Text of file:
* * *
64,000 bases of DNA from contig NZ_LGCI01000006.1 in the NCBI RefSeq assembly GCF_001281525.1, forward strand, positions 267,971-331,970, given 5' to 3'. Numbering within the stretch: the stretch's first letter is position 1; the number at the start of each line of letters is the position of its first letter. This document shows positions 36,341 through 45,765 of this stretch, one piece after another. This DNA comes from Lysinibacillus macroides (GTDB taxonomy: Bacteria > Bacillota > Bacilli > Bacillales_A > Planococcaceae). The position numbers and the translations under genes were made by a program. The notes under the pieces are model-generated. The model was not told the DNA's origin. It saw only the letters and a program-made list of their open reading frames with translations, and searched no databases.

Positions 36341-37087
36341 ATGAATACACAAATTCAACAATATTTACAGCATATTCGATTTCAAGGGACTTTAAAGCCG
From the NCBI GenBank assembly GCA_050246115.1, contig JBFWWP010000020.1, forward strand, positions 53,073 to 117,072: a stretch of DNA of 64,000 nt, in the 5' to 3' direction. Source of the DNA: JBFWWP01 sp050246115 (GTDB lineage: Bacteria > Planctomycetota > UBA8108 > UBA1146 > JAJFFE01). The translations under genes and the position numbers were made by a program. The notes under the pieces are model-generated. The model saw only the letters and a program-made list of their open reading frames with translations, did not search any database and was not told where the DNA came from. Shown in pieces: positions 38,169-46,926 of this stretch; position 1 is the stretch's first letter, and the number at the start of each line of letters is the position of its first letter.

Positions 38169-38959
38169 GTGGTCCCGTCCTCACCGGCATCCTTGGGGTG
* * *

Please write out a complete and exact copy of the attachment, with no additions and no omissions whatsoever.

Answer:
64,000 bases of DNA from contig NZ_LGCI01000006.1 in the NCBI RefSeq assembly GCF_001281525.1, forward strand, positions 267,971-331,970, given 5' to 3'. Numbering within the stretch: the stretch's first letter is position 1; the number at the start of each line of letters is the position of its first letter. This document shows positions 36,341 through 45,765 of this stretch, one piece after another. This DNA comes from Lysinibacillus macroides (GTDB taxonomy: Bacteria > Bacillota > Bacilli > Bacillales_A > Planococcaceae). The position numbers and the translations under genes were made by a program. The notes under the pieces are model-generated. The model was not told the DNA's origin. It saw only the letters and a program-made list of their open reading frames with translations, and searched no databases.

Positions 36341-37087
36341 ATGAATACACAAATTCAACAATATTTACAGCATATTCGATTTCAAGGGACTTTAAAGCCG
From the NCBI GenBank assembly GCA_050246115.1, contig JBFWWP010000020.1, forward strand, positions 53,073 to 117,072: a stretch of DNA of 64,000 nt, in the 5' to 3' direction. Source of the DNA: JBFWWP01 sp050246115 (GTDB lineage: Bacteria > Planctomycetota > UBA8108 > UBA1146 > JAJFFE01). The translations under genes and the position numbers were made by a program. The notes under the pieces are model-generated. The model saw only the letters and a program-made list of their open reading frames with translations, did not search any database and was not told where the DNA came from. Shown in pieces: positions 38,169-46,926 of this stretch; position 1 is the stretch's first letter, and the number at the start of each line of letters is the position of its first letter.

Positions 38169-38959
38169 GTGGTCCCGTCCTCACCGGCATCCTTGGGGTG